Troubleshooting Revit Visibility Issues
I was debating whether or not to write this post because so many of my consulting hours consists of troubleshooting visibility issues. I may be cutting into that by sharing my secrets! (Just kidding!)
I know that visibility issues can be a huge pain, especially for new users. And in another post I shared that it can significantly affect the productivity of a team. For that reason, I wanted to share some basics to troubleshooting visibility issues. In other words, where do you start when you can’t see an element that should be there?
Additionally, check out the CLICK2BIM guide with the entire process to troubleshooting visibility issues.
For this post, we will focus on model elements. This is where most of the issues exist anyways. The first thing I will say is check the simple things that you may think don’t need to be said, but I’ll say it anyways. Make sure you’re in the correct project, all the worksets that it could be on are open, and you’re in the correct view. Also make sure that a temporary view mode is not active. Sometimes we can get tripped up by the simple things.
Verify Existence and Location
Sometimes you may think an element should be there, but it’s really not. Or it’s not at the correct elevation. So before you go through too much effort, make sure whatever you are trying to make visible actually exists and is in the correct location. If you are creating something and you get the warning below, then you know it’s a visibility issue. So don’t keep trying to create it! (I have gone through projects and seen the same component placed in the same general area about 25 times. My thought is “how many times did you think you needed to try before you figured out it wasn’t going to work? 😊)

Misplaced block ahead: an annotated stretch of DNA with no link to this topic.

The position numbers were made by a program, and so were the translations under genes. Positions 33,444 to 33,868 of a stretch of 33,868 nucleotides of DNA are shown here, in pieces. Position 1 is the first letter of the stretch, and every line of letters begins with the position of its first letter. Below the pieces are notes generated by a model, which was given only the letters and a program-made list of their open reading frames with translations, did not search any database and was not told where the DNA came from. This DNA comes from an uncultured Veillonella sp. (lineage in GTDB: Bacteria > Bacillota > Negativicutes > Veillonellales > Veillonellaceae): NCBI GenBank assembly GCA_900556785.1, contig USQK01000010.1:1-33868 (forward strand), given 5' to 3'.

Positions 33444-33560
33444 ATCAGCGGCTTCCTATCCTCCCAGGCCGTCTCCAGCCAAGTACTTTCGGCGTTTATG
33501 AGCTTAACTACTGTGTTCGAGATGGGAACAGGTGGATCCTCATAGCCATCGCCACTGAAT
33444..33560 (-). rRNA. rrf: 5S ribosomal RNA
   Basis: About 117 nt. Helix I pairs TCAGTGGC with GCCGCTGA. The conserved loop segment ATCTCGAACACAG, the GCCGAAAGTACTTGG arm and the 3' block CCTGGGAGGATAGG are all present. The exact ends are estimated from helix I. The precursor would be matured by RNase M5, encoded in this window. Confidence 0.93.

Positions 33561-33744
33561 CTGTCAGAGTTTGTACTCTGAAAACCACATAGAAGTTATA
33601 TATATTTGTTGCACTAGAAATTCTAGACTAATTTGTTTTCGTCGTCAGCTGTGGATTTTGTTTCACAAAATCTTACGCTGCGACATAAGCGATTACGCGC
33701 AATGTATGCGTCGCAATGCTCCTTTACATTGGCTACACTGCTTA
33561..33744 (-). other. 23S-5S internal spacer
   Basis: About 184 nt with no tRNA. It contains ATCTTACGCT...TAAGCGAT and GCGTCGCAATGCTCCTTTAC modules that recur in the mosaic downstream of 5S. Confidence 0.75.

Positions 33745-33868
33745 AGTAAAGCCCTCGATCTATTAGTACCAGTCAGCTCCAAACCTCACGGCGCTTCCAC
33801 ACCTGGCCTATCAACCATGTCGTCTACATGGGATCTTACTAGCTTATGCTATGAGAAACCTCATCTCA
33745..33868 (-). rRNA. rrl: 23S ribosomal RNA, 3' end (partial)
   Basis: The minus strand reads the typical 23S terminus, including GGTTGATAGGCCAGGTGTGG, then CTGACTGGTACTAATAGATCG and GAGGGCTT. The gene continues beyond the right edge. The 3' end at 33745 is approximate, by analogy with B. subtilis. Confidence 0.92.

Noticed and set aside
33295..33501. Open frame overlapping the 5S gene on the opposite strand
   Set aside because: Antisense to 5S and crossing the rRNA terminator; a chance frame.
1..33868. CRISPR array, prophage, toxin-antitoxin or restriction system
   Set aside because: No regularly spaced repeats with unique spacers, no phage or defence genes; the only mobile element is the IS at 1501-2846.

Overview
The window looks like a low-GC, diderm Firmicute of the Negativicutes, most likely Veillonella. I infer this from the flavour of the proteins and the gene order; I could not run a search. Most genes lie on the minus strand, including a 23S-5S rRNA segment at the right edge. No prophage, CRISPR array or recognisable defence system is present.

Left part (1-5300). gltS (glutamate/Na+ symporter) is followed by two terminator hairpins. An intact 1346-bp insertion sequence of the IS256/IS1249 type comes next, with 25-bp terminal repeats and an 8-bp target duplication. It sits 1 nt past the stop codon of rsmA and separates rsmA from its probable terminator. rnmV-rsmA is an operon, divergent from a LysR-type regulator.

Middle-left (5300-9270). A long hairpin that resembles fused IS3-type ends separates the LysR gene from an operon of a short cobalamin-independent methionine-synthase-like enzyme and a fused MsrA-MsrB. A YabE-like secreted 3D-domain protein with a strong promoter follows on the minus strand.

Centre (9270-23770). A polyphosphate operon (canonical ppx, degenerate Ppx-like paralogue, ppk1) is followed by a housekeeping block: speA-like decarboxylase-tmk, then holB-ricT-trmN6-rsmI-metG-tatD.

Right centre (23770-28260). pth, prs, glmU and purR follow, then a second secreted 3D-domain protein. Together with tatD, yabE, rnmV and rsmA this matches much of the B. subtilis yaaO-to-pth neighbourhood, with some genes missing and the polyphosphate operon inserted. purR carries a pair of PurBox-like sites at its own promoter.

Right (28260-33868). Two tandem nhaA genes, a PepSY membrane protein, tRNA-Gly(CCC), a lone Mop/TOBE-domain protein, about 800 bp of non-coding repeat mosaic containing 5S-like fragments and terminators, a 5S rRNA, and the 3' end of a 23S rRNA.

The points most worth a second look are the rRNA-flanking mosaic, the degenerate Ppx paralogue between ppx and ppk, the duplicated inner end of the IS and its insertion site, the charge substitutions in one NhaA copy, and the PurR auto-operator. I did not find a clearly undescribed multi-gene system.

To verify an element exists, try looking in another view, such as the default 3D view. Creating a section view is also something I do at times. Create a section where the element should be and then take a look. And don’t use a section type with a view template. That way all the categories will be visible and there won’t be any filters applied. A schedule is also a good place to check.
Reveal Hidden Elements
Once I know that the element exists, I will go ahead and use Reveal Hidden Elements. You can learn quite a bit in this view mode. I’ll also say that this may be your first step. If you are very familiar with the project, then you may already know that the element exists. If so, go ahead and start here.
In the View Control Bar, click Reveal Hidden Elements. When you do, a dark magenta border will appear around the drawing area and Reveal Hidden Elements will appear in the upper-left corner. You may also see all kinds of random things in the model. Any element that is dark magenta is either hidden by category or by element. If you see the element that is not visible, select it and look in the contextual ribbon. If Unhide Category is available, then the element is hidden by category. In other words, the visibility of the category is turned off.
If Unhide Element is available, then the element has been hidden. This is a practice that I do not recommend.